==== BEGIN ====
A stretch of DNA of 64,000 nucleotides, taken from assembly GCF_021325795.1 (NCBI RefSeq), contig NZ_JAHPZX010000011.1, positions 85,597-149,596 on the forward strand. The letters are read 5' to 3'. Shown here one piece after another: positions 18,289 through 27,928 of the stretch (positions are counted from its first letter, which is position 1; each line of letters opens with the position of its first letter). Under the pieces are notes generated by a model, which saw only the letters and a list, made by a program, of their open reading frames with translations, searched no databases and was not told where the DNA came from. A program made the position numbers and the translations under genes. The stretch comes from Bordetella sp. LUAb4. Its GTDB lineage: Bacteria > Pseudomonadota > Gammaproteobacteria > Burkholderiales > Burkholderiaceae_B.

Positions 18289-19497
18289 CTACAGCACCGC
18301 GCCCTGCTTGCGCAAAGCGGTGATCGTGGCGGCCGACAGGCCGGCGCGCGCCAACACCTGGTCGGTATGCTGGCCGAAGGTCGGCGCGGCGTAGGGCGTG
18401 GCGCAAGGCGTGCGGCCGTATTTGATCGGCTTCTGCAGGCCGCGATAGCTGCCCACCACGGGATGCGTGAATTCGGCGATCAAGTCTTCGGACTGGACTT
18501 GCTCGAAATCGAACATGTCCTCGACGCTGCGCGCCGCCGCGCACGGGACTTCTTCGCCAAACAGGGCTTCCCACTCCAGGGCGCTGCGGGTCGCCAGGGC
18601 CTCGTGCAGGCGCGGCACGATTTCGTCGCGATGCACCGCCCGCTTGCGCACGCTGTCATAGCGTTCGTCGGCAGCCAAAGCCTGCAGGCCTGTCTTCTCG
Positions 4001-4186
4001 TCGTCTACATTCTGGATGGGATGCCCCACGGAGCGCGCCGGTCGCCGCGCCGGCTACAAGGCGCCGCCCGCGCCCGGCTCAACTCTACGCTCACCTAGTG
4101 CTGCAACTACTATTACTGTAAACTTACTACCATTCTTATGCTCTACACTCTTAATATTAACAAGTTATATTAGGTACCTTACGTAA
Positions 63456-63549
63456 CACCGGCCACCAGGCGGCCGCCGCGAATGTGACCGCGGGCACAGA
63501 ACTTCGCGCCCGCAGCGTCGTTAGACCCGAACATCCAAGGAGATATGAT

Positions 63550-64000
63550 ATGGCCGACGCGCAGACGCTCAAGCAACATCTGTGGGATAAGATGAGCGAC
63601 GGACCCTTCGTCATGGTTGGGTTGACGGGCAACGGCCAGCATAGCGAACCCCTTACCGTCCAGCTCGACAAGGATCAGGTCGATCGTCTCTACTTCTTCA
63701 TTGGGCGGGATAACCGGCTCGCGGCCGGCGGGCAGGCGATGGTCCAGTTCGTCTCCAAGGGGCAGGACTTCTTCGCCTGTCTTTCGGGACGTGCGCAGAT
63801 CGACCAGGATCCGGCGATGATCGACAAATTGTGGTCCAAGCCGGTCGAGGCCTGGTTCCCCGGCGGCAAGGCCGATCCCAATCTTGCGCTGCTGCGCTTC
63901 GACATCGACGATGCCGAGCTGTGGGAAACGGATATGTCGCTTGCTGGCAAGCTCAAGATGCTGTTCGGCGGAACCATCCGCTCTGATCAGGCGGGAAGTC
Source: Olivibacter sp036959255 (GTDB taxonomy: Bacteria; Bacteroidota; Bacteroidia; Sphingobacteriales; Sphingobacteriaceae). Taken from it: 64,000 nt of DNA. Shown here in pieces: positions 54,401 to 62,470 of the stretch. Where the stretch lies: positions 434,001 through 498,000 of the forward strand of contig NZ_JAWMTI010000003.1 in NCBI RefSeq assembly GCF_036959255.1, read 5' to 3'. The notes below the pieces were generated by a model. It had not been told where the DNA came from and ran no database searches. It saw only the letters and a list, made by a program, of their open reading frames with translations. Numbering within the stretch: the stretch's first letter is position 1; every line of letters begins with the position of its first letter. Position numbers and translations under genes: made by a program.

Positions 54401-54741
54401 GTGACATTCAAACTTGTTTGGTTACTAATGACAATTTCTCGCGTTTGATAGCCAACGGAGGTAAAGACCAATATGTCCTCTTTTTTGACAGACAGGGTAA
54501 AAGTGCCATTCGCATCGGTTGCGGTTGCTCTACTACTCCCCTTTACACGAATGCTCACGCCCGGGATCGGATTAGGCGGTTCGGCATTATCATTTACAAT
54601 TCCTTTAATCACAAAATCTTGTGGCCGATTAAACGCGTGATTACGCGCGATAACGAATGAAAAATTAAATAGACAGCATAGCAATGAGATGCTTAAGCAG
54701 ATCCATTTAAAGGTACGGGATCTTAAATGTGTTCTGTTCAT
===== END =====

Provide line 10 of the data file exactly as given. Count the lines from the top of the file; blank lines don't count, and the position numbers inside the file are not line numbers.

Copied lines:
4101 CTGCAACTACTATTACTGTAAACTTACTACCATTCTTATGCTCTACACTCTTAATATTAACAAGTTATATTAGGTACCTTACGTAA